"It was very simple back then," he said. "Everything was connected to a couple of wires and screws . . . we would use foil on the windows and it was very obvious to both the homeowner and the burglar," he said.

Now, Coppola said the industry's advanced technology includes audio detectors, radio detectors, as well as wireless systems that use transmitters to send signals back to the control panel, as well as to the central station, which will alert police and fire departments of an emergency.

Coppola said 95 percent of his 4,000 clients are Island-based. The other five percent are in Brooklyn, Manhattan and New Jersey. Some of his more recognizable clients or projects include the Richmond County Bank Ballpark at St. George, the city Board of Education, Matthew Funeral Home, Project Hospitality, YMCA, Alice Austen House and numerous Island churches.

Coppola said he believes it's his company's work ethic that keeps customers coming back.

"Integrity, what we promise we deliver and if we make a mistake, we correct it," he said. "We truly care about protecting the people. It's not just putting another account on line, it's protecting another family."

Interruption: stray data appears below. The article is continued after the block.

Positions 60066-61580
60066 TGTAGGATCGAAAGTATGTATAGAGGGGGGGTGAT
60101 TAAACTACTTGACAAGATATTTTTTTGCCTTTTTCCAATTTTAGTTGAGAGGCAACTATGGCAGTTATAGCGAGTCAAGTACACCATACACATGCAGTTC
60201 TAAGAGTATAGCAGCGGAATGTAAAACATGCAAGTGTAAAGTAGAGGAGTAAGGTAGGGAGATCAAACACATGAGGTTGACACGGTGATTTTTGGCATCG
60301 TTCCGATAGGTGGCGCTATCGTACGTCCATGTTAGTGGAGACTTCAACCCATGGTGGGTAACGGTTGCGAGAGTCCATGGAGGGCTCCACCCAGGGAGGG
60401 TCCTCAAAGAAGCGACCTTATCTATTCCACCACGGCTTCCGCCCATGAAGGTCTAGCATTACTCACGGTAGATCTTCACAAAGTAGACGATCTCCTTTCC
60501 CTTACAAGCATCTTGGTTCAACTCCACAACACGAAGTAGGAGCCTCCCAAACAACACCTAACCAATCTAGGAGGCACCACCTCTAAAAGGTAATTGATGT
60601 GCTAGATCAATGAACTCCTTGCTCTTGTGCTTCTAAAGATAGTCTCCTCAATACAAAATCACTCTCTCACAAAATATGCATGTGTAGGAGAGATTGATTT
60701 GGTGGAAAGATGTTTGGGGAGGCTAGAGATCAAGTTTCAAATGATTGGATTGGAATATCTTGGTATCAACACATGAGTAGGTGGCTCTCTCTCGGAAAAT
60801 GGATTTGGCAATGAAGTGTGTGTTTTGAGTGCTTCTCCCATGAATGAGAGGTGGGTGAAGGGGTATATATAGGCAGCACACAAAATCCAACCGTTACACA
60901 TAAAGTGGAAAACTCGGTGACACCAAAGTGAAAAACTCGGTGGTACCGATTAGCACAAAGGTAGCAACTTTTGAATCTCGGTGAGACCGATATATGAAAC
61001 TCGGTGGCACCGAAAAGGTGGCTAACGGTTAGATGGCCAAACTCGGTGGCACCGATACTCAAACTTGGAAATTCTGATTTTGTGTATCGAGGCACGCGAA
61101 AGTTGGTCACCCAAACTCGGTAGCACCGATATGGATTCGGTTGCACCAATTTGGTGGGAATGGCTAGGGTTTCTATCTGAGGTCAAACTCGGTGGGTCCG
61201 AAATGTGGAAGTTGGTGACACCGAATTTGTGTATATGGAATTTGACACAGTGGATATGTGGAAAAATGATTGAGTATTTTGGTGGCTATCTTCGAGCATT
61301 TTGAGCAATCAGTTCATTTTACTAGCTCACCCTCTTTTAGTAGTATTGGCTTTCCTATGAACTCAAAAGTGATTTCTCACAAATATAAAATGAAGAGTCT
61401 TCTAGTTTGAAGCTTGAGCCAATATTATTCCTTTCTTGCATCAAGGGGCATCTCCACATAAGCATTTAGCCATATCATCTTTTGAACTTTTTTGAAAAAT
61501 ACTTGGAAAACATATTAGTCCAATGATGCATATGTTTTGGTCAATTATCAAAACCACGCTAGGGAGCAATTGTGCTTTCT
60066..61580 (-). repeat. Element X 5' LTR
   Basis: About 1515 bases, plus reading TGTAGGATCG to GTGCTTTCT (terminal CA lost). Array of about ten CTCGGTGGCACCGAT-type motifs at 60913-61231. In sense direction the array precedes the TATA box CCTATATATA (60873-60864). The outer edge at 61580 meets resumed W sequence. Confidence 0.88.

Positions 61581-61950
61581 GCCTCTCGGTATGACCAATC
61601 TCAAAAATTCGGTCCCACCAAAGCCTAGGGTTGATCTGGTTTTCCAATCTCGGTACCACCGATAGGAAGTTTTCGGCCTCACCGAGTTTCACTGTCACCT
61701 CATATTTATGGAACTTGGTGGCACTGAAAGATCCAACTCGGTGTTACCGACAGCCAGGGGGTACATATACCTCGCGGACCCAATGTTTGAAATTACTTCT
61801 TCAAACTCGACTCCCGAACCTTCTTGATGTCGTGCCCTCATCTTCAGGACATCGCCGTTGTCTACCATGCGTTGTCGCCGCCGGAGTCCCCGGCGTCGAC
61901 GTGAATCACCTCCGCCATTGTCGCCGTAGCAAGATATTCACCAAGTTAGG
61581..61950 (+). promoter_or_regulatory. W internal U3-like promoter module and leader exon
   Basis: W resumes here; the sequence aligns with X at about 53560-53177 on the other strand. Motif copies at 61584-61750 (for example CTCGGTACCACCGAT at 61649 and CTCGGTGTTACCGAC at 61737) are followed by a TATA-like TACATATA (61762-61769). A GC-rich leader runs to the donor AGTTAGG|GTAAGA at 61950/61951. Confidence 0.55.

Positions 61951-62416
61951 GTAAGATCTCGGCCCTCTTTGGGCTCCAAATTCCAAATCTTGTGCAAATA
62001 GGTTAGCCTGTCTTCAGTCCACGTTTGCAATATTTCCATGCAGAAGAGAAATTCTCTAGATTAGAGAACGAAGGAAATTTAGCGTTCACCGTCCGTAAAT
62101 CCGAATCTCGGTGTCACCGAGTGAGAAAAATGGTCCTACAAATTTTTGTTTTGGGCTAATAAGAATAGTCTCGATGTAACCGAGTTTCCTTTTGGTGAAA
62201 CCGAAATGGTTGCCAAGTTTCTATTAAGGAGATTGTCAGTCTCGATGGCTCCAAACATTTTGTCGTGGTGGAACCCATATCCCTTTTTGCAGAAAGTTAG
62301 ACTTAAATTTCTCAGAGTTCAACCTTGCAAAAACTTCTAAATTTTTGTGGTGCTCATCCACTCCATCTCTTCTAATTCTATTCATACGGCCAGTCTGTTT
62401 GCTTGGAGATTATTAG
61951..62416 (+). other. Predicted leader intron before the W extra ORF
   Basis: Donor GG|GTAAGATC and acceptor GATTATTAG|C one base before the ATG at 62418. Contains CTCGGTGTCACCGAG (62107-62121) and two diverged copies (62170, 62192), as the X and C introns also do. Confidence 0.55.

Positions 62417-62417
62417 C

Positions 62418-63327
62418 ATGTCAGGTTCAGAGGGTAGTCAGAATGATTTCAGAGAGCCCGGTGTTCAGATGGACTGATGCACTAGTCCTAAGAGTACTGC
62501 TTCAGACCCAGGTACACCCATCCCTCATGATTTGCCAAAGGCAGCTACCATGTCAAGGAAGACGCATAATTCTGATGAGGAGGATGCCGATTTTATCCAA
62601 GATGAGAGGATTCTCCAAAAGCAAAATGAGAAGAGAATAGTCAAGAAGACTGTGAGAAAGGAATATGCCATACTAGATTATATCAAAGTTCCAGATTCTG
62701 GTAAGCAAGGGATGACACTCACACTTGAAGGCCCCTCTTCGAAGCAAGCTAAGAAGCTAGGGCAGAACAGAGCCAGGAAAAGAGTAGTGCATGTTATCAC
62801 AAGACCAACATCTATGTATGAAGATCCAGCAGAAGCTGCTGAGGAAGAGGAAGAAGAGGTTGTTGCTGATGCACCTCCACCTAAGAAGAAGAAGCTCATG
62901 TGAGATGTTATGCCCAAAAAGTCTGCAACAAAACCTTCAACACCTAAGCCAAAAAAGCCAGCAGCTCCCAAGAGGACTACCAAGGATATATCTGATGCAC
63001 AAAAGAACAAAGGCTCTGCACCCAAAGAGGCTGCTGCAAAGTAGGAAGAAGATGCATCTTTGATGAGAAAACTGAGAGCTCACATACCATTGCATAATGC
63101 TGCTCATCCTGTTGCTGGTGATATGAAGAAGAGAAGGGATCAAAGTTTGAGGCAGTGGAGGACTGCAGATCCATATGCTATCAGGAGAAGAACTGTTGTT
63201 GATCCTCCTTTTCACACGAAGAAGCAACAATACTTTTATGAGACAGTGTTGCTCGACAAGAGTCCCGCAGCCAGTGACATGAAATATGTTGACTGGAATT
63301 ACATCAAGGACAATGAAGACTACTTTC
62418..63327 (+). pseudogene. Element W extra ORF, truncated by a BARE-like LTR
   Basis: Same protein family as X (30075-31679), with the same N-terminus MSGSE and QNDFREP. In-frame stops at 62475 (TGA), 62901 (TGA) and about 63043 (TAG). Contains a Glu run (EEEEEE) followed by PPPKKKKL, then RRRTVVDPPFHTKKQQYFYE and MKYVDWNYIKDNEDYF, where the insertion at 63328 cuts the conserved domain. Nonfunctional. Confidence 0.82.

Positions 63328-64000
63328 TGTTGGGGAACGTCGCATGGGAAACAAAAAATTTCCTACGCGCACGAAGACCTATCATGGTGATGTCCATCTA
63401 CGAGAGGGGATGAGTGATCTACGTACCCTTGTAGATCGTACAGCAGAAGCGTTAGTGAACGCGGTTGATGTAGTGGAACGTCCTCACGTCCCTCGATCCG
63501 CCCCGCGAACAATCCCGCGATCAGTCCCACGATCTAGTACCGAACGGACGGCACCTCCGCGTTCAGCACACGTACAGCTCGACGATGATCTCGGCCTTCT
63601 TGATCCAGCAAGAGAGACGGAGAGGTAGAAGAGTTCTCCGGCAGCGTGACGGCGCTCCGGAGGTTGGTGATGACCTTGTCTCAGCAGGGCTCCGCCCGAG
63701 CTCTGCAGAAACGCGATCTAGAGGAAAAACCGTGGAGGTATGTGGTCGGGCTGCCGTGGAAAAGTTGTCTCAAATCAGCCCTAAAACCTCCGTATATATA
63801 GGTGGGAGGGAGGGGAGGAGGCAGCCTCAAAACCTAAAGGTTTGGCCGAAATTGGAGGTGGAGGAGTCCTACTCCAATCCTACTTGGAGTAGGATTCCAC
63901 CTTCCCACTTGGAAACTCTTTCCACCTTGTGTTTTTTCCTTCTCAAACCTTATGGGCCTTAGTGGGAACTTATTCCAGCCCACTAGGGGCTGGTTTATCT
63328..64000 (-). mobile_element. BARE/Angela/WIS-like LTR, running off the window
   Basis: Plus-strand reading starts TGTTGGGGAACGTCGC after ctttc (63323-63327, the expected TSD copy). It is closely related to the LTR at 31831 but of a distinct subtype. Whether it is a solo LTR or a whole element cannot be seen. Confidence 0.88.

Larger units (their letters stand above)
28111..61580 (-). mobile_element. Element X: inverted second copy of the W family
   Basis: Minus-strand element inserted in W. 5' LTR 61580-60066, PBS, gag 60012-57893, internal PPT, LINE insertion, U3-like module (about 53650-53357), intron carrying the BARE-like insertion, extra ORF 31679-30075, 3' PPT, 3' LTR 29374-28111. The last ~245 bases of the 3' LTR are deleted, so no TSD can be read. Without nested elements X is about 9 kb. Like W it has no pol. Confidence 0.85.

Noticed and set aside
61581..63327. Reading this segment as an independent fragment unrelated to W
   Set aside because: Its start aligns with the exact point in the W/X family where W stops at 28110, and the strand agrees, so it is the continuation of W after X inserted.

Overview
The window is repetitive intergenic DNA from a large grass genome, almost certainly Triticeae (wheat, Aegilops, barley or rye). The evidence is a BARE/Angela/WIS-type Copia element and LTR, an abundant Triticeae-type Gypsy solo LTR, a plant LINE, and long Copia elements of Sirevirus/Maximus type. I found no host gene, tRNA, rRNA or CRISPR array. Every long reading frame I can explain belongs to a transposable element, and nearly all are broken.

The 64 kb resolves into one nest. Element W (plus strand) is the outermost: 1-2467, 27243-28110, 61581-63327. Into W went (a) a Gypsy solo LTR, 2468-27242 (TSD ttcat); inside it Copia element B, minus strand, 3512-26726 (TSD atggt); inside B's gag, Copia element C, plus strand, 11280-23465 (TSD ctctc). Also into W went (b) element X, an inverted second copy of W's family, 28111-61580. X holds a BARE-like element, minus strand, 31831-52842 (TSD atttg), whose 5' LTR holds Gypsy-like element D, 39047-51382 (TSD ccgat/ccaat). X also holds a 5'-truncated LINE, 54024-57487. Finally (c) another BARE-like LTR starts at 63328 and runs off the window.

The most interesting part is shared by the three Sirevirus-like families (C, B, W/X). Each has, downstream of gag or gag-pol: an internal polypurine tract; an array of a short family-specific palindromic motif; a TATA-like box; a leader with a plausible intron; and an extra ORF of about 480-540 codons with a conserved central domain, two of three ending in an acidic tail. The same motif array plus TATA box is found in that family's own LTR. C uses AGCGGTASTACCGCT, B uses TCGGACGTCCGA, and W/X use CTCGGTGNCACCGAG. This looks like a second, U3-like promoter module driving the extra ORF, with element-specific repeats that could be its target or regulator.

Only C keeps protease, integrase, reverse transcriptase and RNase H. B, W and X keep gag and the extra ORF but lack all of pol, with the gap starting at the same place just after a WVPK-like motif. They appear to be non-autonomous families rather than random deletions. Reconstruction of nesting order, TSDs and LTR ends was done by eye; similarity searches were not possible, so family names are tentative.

When Coppola is not thinking about how to stay one step ahead of the bad guys, he starts thinking about the things that get him teary-eyed -- usually his dad.

"That can trigger it in a second," he admitted.

His late father, Steven Coppola Sr., was a former city police officer and a jack-of-all trades. He taught Coppola everything from electrical to plumbing work, to welding to alarm systems.

Coppola Sr., passed away in 1995, after battling cancer.

"As a person, I pride myself on being able to solve problems," admitted Coppola, "And this was unsolvable," he said in terms of coming to grips with his father's cancer.


Although they were father and son, Coppola admits that the two were more like best friends.

"We never fought, we never even had an argument. We became friends when I hit age 16. We had mutual respect for each other. He knew how much I admired him and he admired me also," he said.

It was this relationship that led Coppola to become a police officer, spending two years working out of Bedford-Stuyvesant's 79th Precinct until the city fell on tough times.

"My wife and I had just bought a house. She was a nurse and she was six months pregnant. And, all of sudden I get notified that I was getting laid off. They laid off 3,000 cops," he said.

Ultimately, Coppola decided to move to Florida and become a deputy sheriff. There, he said, life was interesting.